Collections and Bulk Binds
Introduction to Object Types and Records
Collections
Associative Arrays (Index-by Tables)
Nested Tables
Varrays
Table Functions
When to use What
Using Collection Methods (Count, First, Last, etc)
Handle Collections (Check if null, Assign Elements, Compare Collections, Operations with Collections)
Collections and DB Tables
Moving from Cursor-Loops to Collections

Bulk Binding
Select with Record Bind
Insert with Record Bind
Update with Record Bind (set ROW)
Delete and Update using RETURNING
Bulk Binding in Native Dynamic SQL
Handling and Reporting Exceptions
Multi-Dimensional Arrays
Returning Result Sets
          Returning s Single Row
          Returning Cursor variables using REF CURSOR
          Returning Collections
         
Returning Collections with Dynamic SQL
          Return using Table Functions (pipelined)
Cursor Attributes
Improvements to Bulk Bind and Collections in 10g
Improvements in Oracle 11g


Introduction to Object Types and Records

A database object type is very similar to a CREATE TABLE statement, but it does not create a "container" for data. Rather it is a "template" for data. Example:

CREATE OR REPLACE TYPE "TYPE_VARCHAR2_ARRAY" as TABLE OF VARCHAR2(300);
/
CREATE OR REPLACE TYPE "TYPE_NUMBER_ARRAY" as TABLE OF NUMBER;
/

CREATE TYPE type_food AS OBJECT (
      name        VARCHAR2(100),
      food_group  VARCHAR2 (100),
      grown_in    VARCHAR2 (100)      );
/

DECLARE
   -- Create a new object with a constructor
   my_favorite_vegetable_rec
type_food := type_food('Brussel Sprouts', 'VEGETABLE', 'Farm,Greenhouse,Backyard');
BEGIN
   --Read an attribute value
   DBMS_OUTPUT.put_line (my_favorite_vegetable_rec.name);
   --Modify an attribute value
   my_favorite_vegetable_rec.food_group := 'SATISFACTION';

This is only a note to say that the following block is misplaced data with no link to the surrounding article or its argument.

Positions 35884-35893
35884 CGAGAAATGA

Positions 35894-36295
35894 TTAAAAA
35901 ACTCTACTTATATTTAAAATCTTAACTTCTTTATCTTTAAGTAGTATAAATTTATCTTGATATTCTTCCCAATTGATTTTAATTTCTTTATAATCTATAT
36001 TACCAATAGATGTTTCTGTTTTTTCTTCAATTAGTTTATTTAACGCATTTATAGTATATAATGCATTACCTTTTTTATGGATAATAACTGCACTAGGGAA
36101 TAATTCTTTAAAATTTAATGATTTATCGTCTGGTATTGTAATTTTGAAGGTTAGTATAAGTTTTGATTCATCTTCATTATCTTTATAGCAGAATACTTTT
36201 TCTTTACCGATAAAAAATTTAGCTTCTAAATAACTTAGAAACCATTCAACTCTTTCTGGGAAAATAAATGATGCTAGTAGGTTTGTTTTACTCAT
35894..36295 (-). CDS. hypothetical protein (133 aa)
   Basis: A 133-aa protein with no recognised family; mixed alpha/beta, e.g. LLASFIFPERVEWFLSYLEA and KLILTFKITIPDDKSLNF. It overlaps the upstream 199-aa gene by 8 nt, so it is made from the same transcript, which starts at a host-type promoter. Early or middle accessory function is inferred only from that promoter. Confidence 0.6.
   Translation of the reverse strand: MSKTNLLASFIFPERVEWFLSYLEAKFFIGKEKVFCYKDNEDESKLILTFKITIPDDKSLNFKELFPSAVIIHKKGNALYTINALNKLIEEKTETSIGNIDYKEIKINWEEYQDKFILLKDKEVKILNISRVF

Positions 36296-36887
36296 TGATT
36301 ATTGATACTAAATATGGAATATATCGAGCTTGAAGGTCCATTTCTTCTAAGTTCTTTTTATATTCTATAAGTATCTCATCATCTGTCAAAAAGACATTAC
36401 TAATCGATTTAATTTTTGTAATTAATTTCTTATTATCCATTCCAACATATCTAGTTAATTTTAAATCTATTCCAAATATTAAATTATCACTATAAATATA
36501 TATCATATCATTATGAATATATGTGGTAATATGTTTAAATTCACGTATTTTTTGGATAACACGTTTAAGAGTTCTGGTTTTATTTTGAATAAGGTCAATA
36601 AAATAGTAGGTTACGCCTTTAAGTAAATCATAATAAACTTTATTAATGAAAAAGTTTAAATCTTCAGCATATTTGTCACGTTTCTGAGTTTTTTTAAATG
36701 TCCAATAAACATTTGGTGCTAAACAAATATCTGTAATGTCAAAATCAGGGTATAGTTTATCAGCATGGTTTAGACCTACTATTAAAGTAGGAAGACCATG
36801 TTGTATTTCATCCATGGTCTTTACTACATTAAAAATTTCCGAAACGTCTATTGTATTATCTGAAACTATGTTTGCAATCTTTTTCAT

END;
/

A PL/SQL RECORD is a composite datatype, is composed of multiple pieces of information called fields. Records can be declared using relational tables or explicit cursors as "templates" with the %ROWTYPE declaration attribute. You can also declare records based on TYPES that you define yourself. The easiest way to define a record is by using the %ROWTYPE syntax in your declaration. For example, the statement:  bestseller books%ROWTYPE; creates a record that has a structure corresponding to the books table; for every column in the table, there is a field in the record with the same name and datatype as the column. The %ROWTYPE keyword is especially valuable because the declaration is guaranteed to match the corresponding schema-level template and is immune to schema-level changes in definition of the shape of the table. If we change the structure of the books table, all we have to do is recompile the above code and bestseller will take on the new structure of that table.
A second way to declare a record is to define your own RECORD TYPE:

DECLARE
   TYPE EmpTabTyp IS TABLE OF emp%ROWTYPE INDEX BY BINARY_INTEGER;
   emp_tab EmpTabTyp;
   TYPE extra_book_info_t IS RECORD (

            title          books.title%TYPE,
            is_bestseller  BOOLEAN,
            reviewed_by    names_list );
   first_book extra_book_info_t;

Notice that the user-defined record datatype above includes a field (“title”) that is based on the column definition of a database table, a field (“is_bestseller”) based on a scalar data type (PL/SQL Boolean flag), and a collection (list of names of people who reviewed the book). Next, we can declare a record based on this type (you do not use %ROWTYPE in this case, because you are already referencing a type to perform the declaration). Once you have declared a record, you can then manipulate the data in these fields (or the record as a whole) as you can see below:

 DECLARE
   bestseller       books%ROWTYPE; --Based on a DB Table
   required_reading books%ROWTYPE;
BEGIN
   -- Modify a field value
   bestseller.title := 'ORACLE PL/SQL PROGRAMMING';
   -- Copy one record to another
   required_reading := bestseller;
END;